2016 Reading Resolutions & Reading Challenge!

You probably saw this one coming. I know we’re almost to the end of January, but 2016 still feels new, and the beginning of the year often means resolutions and goal-setting. “Read more” is often on people’s list of resolutions. In fact it was in the top 10 resolutions of 2015, according to the Nielsen Report.

Whether you’ve set some concrete reading goals (I’m trying to read 365 books this year — I’m on book 28, but then again, I read a lot of children’s books!), or you’re part of the generally “read more” group, I invite you to participate in the official unofficial 2016 Bibliopolis Reading Challenge.

  1. Read a Christian biography or autobiography. As you know, Nikki from Gracepoint San Diego recommends the Watchman Nee biography.
  2. Read, or reread, one of the C.S. Lewis FiveMere Christianity, Miracles, The Problem of Pain, The Abolition of Man, The Screwtape Letters.
  3. Read a Christian “series,” or basically 3 (or more) books by the same author. Whether it is Lee Strobel’s The Case for… books, Helen Rosevere’s Living… books. You can create your own series. πŸ™‚
  4. Read a book that has been on your TBR (To Be Read) list for a long time. For me, that’s The Brothers Karamazov by Fyodor Dostoevsky. I’m completely serious when I say that it has been on my TBR since 1995. I think 20 years is long enough.
  5. Read a work of non-fiction that isn’t a memoir or (auto)biography.
  6. Read a book about a historical event or era.
  7. Read a book about or set in a different part of the world. Expand your horizons!
  8. Read one of the books that you were supposed to read in high school, but you fake read. Or if you were a dutiful student who read all of the books you were assigned, you can choose one of the “classic books” that other people seem to have read but your teachers never assigned. For me, that’s Homer’s The Odyssey. (I think it was because Homer was still writing it when I was in high school.)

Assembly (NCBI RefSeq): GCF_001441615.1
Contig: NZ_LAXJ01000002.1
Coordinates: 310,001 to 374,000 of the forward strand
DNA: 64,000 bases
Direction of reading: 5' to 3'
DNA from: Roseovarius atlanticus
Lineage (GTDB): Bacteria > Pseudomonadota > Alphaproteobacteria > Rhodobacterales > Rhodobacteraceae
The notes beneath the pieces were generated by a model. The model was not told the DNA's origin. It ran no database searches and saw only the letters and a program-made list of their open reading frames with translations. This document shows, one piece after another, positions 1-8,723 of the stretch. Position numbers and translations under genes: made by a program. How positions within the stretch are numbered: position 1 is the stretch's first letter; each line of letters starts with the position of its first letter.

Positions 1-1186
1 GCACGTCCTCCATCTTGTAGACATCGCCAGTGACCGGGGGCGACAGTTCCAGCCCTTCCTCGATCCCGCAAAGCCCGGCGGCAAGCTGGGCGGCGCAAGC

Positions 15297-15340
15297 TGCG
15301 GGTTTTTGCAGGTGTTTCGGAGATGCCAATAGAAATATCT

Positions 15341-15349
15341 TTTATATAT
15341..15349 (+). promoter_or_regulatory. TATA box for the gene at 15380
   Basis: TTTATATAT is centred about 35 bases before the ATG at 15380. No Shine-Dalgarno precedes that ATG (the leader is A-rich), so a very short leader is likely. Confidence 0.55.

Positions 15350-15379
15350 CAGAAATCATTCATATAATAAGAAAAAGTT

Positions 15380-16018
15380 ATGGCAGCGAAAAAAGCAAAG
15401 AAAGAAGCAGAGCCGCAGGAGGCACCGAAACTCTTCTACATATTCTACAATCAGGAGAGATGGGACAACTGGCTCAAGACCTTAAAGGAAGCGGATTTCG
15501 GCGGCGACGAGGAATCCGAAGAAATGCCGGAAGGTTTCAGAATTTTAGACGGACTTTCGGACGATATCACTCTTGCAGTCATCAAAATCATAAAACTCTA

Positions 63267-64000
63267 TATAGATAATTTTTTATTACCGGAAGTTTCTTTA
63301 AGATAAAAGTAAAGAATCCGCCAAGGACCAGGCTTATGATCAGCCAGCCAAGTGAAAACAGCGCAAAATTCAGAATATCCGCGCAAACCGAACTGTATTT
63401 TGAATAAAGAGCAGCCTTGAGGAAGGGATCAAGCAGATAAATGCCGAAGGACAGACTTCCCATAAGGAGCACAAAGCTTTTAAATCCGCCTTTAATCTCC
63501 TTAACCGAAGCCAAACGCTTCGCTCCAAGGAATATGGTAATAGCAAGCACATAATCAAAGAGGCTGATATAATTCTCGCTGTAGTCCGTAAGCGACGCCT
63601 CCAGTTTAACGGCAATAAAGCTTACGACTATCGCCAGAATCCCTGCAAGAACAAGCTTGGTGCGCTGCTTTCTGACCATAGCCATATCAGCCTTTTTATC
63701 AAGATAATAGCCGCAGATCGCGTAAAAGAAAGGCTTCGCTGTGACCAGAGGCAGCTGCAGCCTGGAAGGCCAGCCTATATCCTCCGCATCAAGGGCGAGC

9. Read a children’s book you never read. It could be a recent one, or one from long ago. For me, that’s Where the Red Fern Grows. I know you’re thinking, “No, that’s actually impossible, because everyone’s read it.” But I’m not kidding.
  10. Read a book of poetry. Anthologies are good, if you don’t know where to start.

That’s 12 books, so you could break it down to an average of a book a month. If that’s too easy, then just double each of the categories. πŸ™‚

Let the reading challenge begin, and let’s all celebrate having “read more” come December 31, 2016! Reading challenges are always fun to do together, so maybe you and your peers, life group, or housemates can participate together. Are you in? πŸ™‚

3 thoughts on “2016 Reading Resolutions & Reading Challenge!

  1. I’m in! Already read a lot of great books this year πŸ™‚ I have a long list for most of these, especially #9. My AP English teacher spent an entire semester on Hamlet, so we had to “read” everything else ourselves. and I ended up relying on Wikipedia and SparkNotes. πŸ˜›

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